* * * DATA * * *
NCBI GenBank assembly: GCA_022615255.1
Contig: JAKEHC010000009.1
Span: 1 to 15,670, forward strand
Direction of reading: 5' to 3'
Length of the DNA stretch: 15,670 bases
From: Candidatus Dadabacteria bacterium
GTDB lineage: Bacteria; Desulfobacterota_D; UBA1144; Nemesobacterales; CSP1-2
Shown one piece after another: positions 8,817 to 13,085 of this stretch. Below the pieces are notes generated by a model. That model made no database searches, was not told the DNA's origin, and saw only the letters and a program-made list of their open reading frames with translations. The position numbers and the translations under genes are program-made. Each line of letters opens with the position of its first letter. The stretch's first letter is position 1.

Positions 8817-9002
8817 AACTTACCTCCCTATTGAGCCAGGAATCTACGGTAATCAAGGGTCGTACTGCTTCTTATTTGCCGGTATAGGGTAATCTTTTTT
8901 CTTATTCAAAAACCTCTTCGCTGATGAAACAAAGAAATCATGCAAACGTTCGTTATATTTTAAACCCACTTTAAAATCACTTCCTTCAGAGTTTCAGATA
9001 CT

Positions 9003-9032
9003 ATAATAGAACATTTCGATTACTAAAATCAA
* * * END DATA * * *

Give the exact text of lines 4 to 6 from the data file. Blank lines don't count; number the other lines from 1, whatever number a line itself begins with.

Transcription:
Direction of reading: 5' to 3'
Length of the DNA stretch: 15,670 bases
From: Candidatus Dadabacteria bacterium